ATLANTA – Are the Dodgers a home run hitting team that wins, or a winning team that hits home runs?
Take your pick again on Friday night as they set another record with four homers in an 8-3 comeback win over the Braves in a potential postseason preview at sold-out SunTrust Park.
The Dodgers have hit 22 home runs in the last five games, setting an MLB record for a five-game stretch. They extended their record of hitting at least four homers a game to five consecutive games.
Cody Bellinger hit his MLB-leading 41st -- his fourth in the past five games. Max Muncy turned the game around with a classic seventh-inning at-bat ending with his 30th home run, a mark he hit for the second consecutive year. Justin Turner immediately followed with his 22nd, a franchise-record 14th time the Dodgers have gone back to back. And rookie Will Smith’s two-run shot that hit the foul pole gave him 10 in only 25 games.
“I guess the numbers don’t lie -- we do hit the ball out of the ballpark,” said manager Dave Roberts. “I still stand by the fact our bat quality is as good as there is in the big leagues.”
Muncy’s lefty-vs.-lefty at-bat against reliever Sean Newcomb underscores the belief. With two out and two on and the Dodgers trailing by a run, Muncy fell behind, 0-2, on a pair of sliders, took another for a ball, fouled off a 97-mph fastball, then launched another slider over the left-center fence.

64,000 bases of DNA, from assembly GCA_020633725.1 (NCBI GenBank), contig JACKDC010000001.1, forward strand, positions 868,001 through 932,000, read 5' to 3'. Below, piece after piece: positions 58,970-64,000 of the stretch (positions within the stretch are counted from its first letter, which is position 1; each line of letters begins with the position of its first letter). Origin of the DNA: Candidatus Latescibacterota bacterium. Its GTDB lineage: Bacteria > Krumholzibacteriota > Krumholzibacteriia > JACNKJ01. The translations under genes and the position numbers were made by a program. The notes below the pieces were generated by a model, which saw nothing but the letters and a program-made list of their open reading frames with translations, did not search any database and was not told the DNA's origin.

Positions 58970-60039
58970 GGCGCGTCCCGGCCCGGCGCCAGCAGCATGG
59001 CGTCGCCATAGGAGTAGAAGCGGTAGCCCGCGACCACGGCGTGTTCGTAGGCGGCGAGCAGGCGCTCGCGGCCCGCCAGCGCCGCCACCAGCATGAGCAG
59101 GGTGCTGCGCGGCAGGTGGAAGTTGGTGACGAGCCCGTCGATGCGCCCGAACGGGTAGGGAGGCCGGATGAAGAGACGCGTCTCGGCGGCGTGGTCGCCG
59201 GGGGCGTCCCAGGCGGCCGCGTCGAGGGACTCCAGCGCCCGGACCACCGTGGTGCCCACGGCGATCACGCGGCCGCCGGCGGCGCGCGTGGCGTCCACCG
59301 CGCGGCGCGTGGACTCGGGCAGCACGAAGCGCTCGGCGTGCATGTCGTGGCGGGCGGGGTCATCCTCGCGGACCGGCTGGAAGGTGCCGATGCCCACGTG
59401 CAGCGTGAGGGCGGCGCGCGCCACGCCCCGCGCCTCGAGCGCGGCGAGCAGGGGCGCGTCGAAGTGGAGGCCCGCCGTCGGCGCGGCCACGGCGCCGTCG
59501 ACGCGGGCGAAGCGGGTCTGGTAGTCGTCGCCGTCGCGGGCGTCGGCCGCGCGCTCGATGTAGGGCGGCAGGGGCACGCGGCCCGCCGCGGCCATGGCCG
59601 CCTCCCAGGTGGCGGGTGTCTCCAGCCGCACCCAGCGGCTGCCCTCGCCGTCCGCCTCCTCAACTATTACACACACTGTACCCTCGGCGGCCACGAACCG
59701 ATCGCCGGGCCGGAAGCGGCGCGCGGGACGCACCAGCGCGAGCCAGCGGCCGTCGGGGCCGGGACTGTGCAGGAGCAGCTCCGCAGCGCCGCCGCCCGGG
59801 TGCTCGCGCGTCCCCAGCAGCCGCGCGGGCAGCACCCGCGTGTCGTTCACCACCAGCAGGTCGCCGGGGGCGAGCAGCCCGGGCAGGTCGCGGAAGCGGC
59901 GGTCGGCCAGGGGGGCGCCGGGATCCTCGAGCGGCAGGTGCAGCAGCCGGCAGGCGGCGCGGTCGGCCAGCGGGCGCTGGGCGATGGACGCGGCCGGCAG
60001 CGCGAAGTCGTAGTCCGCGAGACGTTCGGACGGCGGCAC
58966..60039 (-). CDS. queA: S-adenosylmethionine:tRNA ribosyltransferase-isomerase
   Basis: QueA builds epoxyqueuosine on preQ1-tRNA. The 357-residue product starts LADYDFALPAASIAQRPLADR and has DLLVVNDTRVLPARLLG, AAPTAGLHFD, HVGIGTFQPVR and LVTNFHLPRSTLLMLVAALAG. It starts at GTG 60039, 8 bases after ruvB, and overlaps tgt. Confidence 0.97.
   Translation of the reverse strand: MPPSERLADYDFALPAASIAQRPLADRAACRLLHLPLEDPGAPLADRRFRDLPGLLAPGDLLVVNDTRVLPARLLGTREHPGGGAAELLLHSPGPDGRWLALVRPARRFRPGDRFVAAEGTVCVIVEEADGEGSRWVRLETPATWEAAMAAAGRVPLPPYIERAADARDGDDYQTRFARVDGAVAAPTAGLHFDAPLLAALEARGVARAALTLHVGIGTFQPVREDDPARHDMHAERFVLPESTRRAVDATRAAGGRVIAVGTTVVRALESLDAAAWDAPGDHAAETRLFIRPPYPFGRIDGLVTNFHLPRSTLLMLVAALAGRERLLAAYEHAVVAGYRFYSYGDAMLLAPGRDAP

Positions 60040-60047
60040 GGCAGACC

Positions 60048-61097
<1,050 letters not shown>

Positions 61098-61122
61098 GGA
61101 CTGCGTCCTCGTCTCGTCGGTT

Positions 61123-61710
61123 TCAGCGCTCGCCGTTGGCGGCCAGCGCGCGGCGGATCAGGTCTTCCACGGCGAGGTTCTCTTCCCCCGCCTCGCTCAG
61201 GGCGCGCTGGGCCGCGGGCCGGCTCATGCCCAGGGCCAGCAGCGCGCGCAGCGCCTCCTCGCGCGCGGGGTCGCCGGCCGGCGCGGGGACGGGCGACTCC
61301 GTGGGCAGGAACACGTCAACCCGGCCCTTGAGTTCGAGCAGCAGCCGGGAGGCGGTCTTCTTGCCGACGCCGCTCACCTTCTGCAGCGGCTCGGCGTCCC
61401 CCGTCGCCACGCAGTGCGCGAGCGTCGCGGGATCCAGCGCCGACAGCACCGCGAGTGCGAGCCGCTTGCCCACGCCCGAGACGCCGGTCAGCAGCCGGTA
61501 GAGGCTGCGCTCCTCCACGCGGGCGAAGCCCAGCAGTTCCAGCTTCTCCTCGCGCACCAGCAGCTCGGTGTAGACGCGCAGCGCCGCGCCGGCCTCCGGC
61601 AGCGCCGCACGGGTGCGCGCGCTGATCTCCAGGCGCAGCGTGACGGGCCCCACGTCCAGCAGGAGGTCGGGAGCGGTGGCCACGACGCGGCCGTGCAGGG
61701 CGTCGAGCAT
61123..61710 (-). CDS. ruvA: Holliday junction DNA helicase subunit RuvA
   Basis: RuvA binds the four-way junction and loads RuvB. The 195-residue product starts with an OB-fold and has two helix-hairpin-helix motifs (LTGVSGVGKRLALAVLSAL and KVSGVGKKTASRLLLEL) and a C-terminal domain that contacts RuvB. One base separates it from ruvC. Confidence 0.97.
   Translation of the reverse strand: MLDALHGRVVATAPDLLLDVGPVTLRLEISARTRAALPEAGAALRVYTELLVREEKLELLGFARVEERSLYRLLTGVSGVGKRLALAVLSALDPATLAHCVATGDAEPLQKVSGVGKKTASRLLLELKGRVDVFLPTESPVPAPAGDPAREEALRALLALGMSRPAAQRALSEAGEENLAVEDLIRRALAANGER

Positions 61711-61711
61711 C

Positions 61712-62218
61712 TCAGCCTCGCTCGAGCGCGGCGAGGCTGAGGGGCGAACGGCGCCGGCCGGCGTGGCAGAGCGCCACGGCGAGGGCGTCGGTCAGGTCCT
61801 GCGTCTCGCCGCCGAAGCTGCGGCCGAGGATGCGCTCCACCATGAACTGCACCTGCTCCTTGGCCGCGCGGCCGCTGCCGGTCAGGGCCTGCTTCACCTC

“He started me with the two breaking balls, and at that point I figured that was their plan of attack,” said Muncy. “I fouled off the heater, and in my mind I went back to the spin, figuring that would be what he’d try and it kind of popped out of his hand, didn’t go where he wanted it to and I got the barrel on it.”
Muncy agreed with the manager in defending his lineup as good hitters, not just sluggers.
“I think we’re a pretty complete club all around,” Muncy said. “Obviously the home runs are what you notice, but if you look at the at-bats before the home run, very good at-bats. Before the home run, A.J. [Pollock] went in, pinch-hit single, that’s hard to do. [Kyle] Garlick had a pinch-hit walk, which is extremely hard to do. Not trying to do too much.”
That said, for someone who had to resurrect his career a little over a year ago, Muncy was asked how proud he is to have scaled the 30-homer mark again, becoming the first Dodgers slugger since Shawn Green in 2001-02 with back-to-back seasons of at least 30.
“[It means] a lot,” Muncy said smiling. “It’s a cool number to me. It’s fun. It just means a lot to me from where I came from not too long ago. It’s really fun.”
And Muncy said the win Friday serves as an initial salvo against the Braves -- a club that the Dodgers have dominated in recent years, eliminated from the postseason last year and could face again this October. The Dodgers swept the Braves at home in May and are 27-10 against Atlanta since the start of the 2014 season.
“It’s a good checkmark to see where we’re at and understanding knowing we may face them in the postseason,” Muncy said, “noticing how they play the game and pay attention to what they try to do and keep that in your memory.”
Braves starter Mike Soroka, who allowed Bellinger’s blast, cautioned his club not to be intimidated by the Dodgers.
"Sometimes, I think we might give them a little too much credit,” Soroka said. “They’ve got some great hitters and they might have the MVP over there. You’ve got to be careful with that, but at the same time, they’re not invincible. They’re still getting out 70 percent of the time. It’s about making pitches."